The euro and the activities of the European Central Bank

Speech delivered by Eugenio Domingo Solans, Member of the Governing Council and the Executive Board of the European Central Bank, at the luncheon conference organised by the Money Matters Institute and The European Institute at the Boston Harbor Hotel, Boston, 15 November 1999

It is a real pleasure for me to participate in this event organised by the Money Matters Institute and The European Institute here in Boston.

Allow me to give you some background information about the launch of the euro, the Eurosystem's monetary policy priorities and orientation and several issues in connection with other activities of the European Central Bank (ECB).

The launch of the euro

On 1 January 1999 ten currencies of eleven European countries merged into the euro, the single European currency. This has been the most important step in the process of the European economic and political integration, which began almost fifty years ago. Eleven European countries have denationalised their currencies, have supranationalised them and have, therefore, transferred the task of conducting a common monetary policy to a new institution called the Eurosystem.

The Eurosystem is the name given to the ECB, which is the hub of the system, plus the eleven national central banks of the euro area countries, the countries which have introduced the euro.

The birth of the euro was the culmination of a long period of preparation involving a process of fiscal consolidation, exchange rate realignments among European currencies, large organisational and legal changes in the national central banks to achieve their full independence and to prepare for the implementation of the common monetary policy, and important new technical developments in the fields of payment and information systems and statistics. All these tasks were carried out by the national governments and the national central banks in close co-operation with the European Monetary Institute (EMI), the forerunner of the ECB. Above all, the final success in setting up the European System of Central Banks (ESCB) and launching the euro was possible because of the existence of a clear political conviction that the project was necessary for Europe and that it would eventually succeed. The ESCB consists of the Eurosystem and the four national central banks which have not yet joined European Monetary Union.

The policy objectives of the ESCB

The Treaty on European Union or Maastricht Treaty states that "the primary objective of the ESCB shall be to maintain price stability" and adds that "without prejudice to the objective of price stability, the ESCB shall support the general economic policies in the Community with a view to contributing to the achievement of the objectives of the Community".

Among others, these Community objectives are "sustainable and non-inflationary growth respecting the environment" and "a high level of employment and of social protection".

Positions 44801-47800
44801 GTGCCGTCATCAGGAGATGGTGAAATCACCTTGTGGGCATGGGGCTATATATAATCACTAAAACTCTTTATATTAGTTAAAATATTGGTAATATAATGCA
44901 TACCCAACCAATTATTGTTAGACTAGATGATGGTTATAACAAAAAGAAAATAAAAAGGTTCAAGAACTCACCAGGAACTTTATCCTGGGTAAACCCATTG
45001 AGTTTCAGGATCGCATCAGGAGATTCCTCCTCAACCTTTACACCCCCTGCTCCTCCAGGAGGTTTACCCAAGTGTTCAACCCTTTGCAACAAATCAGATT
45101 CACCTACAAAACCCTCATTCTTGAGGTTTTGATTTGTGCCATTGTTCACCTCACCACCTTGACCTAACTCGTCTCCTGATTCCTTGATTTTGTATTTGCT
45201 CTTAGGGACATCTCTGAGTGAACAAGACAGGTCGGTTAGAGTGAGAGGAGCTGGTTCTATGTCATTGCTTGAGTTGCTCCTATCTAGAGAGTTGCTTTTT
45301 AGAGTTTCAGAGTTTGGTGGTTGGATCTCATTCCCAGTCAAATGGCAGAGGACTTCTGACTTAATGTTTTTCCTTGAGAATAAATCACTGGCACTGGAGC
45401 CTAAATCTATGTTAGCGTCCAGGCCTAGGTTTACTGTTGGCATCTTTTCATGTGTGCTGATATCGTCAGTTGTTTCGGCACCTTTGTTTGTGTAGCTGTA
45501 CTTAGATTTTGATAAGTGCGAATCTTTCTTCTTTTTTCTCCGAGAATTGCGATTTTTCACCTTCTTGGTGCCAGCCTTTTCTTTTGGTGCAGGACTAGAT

It is, therefore, clear that the ECB must focus its decisions, as a matter of priority, on the objective of stability which is its real "raison d'être"; in addition, and without prejudice to this aim of stability, the ECB also has responsibilities relating to economic growth, employment and social protection. These responsibilities are general, conditional and secondary, if you like, but responsibilities nevertheless.

Thus, it seems clear that beyond the primary objective of price stability, the ECB also has an implicit secondary objective: to support the other economic policies and, in doing so, to contribute to economic growth, and to reach a high level of employment and social protection.

If we accept more than one general objective for monetary policy, it seems important to stress the need to prioritise these objectives and, in the case of the Eurosystem, to give top priority to the objective of stability. This is in contrast with the framework of the American Federal Reserve which has more than one objective at the same level under US law. We understand that any doubt about the priority given to stability could undermine the confidence of the public and the markets in the Eurosystem's performance, trigger inflationary expectations, and eventually - and paradoxically - hinder or jeopardise economic growth and job creation.

In the medium term, the best contribution that the ECB can make in favour of sustained economic growth is, precisely, to create an environment, an atmosphere of stability. Stability implies efficient allocation of resources, competitiveness, lower interest rate risk premiums, higher investment. All these factors are preconditions for economic growth or, in other words, preconditions for the fulfilment of the secondary objective of the ESCB. In securing stability, the Eurosystem creates the necessary conditions to comply with the European Union's objective of economic growth. There is clearly no greater fertiliser for economic growth than price stability, and nothing is more refractory to economic growth than inflation.

Stability is a concept rather than a single figure. Any price increase is compatible with the concept of stability, as long as it is low or short-lasting enough so as not to cause distortions in price-setting (as taught by the Austrian school), and low or short-lasting enough so as not to require the implementation of a general indexation procedure (in connection with the classical and neo-classical neutrality approach).

The ECB understands that this is the case when the year-on-year increase in the Harmonised Index of Consumer Prices (HICP) for the euro area as a whole stays below 2% over the medium term. The present inflation figure of 1.2% for the euro area complies with this definition of stability.